This illustration picture taken on November 23, 2020 shows a bottle reading "Vaccine Covid-19" and a ... [+] syringe next to the Pfizer and Biontech logo. - The European Commission has signed five contracts to pre-order vaccines, among which with the U.S.-German company Pfizer-BioNTech (up to 300 million doses). (Photo by JOEL SAGET / AFP) (Photo by JOEL SAGET/AFP via Getty Images)AFP via Getty Images
We’ve all heard the concerns or felt concerned ourselves. Just when there’s good news about the effectiveness of a vaccine against the SARS-CoV-2 or a reduction in new cases, it seems like there’s another headline about some scary new variant of the coronavirus that’s flipped the world on its head.
Well here’s a double dose of good news: A new paper out in the journal Nature today reports that people vaccinated with two doses of the Pfizer–BioNTech COVID-19 vaccine were able to neutralize several variants of the virus, including the B.1.617.2 (or delta) variant first seen in India and B.1.525, initially identified in Nigeria.
Early this week Dr. Anthony Fauci, chief medical adviser to President Biden, warned that the Delta variant was on the rise in the US after spreading across the UK and dozens of other countries. He urged the public to get fully vaccinated, noting that two doses of the Pfizer or AstraZeneca vaccine “appear to be effective” against the variant.
The new study led by researchers in Texas involved 20 samples of blood sera from 15 people fully vaccinated with the Pfizer vaccine. While the samples were less robust in taking down the variants when compared to the initial strain of the virus from January 2020, the reaction against all variants was sufficient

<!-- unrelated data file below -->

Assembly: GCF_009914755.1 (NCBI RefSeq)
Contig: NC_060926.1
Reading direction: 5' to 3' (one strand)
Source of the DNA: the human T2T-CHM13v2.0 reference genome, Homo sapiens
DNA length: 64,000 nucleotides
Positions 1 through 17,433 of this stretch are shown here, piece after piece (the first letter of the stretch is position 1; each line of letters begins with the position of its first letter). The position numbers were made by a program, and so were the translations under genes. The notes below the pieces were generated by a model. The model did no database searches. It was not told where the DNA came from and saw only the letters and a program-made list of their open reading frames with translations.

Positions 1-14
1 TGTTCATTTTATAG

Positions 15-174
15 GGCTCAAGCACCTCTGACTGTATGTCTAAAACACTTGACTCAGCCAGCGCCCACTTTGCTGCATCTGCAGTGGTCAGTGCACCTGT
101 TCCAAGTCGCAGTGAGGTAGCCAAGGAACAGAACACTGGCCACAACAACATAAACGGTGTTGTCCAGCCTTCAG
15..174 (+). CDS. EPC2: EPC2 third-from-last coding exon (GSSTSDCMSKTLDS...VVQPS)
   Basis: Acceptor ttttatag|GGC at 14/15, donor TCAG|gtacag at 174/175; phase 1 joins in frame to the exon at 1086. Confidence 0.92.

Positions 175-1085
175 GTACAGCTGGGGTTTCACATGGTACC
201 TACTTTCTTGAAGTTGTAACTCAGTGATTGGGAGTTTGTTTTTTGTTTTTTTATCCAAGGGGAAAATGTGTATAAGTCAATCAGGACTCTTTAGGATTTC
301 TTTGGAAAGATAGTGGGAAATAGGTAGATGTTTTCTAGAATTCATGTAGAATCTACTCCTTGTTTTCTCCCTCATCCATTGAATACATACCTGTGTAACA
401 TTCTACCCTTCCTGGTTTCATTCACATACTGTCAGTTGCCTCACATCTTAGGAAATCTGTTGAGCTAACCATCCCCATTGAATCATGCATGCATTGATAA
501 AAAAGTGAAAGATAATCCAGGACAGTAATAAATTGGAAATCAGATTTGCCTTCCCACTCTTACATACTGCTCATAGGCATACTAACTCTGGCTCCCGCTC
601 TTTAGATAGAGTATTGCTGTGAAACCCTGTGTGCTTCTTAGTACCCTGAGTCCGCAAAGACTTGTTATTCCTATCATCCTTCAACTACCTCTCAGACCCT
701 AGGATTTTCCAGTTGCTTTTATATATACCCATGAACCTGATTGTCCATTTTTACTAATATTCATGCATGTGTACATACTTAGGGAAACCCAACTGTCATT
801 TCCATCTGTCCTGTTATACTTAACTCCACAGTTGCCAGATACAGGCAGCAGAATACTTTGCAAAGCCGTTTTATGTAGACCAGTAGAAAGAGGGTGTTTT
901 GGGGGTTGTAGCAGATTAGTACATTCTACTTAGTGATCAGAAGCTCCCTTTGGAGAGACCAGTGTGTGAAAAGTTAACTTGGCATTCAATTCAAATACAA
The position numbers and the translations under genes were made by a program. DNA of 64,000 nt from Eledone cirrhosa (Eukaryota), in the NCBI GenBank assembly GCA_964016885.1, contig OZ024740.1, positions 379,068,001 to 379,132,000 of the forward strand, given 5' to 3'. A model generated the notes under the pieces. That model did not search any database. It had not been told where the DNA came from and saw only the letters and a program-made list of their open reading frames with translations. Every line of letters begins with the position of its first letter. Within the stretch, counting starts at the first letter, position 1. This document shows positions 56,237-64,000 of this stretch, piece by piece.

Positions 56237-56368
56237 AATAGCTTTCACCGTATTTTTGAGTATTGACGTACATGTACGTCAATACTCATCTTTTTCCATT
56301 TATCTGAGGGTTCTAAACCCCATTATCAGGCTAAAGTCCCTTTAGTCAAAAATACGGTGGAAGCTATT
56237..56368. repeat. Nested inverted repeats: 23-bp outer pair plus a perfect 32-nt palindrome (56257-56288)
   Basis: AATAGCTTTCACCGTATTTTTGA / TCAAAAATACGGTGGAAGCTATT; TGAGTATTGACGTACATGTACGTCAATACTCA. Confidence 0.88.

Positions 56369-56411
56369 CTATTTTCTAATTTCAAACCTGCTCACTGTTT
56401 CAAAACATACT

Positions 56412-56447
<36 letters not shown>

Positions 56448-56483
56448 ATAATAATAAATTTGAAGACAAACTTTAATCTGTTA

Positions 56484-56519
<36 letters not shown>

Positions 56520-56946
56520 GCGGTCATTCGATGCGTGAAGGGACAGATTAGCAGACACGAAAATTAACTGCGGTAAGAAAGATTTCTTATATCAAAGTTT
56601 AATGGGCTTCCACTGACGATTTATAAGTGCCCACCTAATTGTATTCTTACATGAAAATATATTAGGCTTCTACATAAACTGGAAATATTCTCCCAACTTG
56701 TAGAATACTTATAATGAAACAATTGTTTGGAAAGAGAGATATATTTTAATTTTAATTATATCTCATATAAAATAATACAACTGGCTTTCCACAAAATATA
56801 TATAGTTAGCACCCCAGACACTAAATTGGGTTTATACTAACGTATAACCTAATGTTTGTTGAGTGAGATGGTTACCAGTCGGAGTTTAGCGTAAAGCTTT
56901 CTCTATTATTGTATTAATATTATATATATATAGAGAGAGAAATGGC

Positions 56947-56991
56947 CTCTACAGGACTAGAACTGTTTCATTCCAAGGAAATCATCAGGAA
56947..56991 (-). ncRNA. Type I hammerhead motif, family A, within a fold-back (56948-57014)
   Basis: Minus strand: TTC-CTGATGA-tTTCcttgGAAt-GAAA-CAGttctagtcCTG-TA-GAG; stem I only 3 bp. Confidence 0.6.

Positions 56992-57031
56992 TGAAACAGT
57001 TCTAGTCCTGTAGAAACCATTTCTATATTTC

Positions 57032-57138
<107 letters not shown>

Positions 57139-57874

“This finding indicates that the vaccine is likely to confer adequate protection against these new variants,” reads a statement from the authors.
It should be noted that a study involving just 15 individuals is much, much smaller than I would like to see, but let’s call it encouraging.
But what about all those who are unable or uninterested in being vaccinated, I hear you ask.
A separate paper published today in Nature Medicine says vaccination at higher rates in general also lowers the chances of infection for unvaccinated people.
That was the finding in an analysis of vaccination records and test results from dozens of communities in Israel. In essence, a 2o percent increase in the number of vaccinated people in a population appeared correlated to a two-fold drop of infections among people not vaccinated.
The authors of this paper cautioned that the drop in infection could also be due to some extent to naturally acquired immunity to Covid-19.
Nonetheless, they also consider the new findings to be at least encouraging.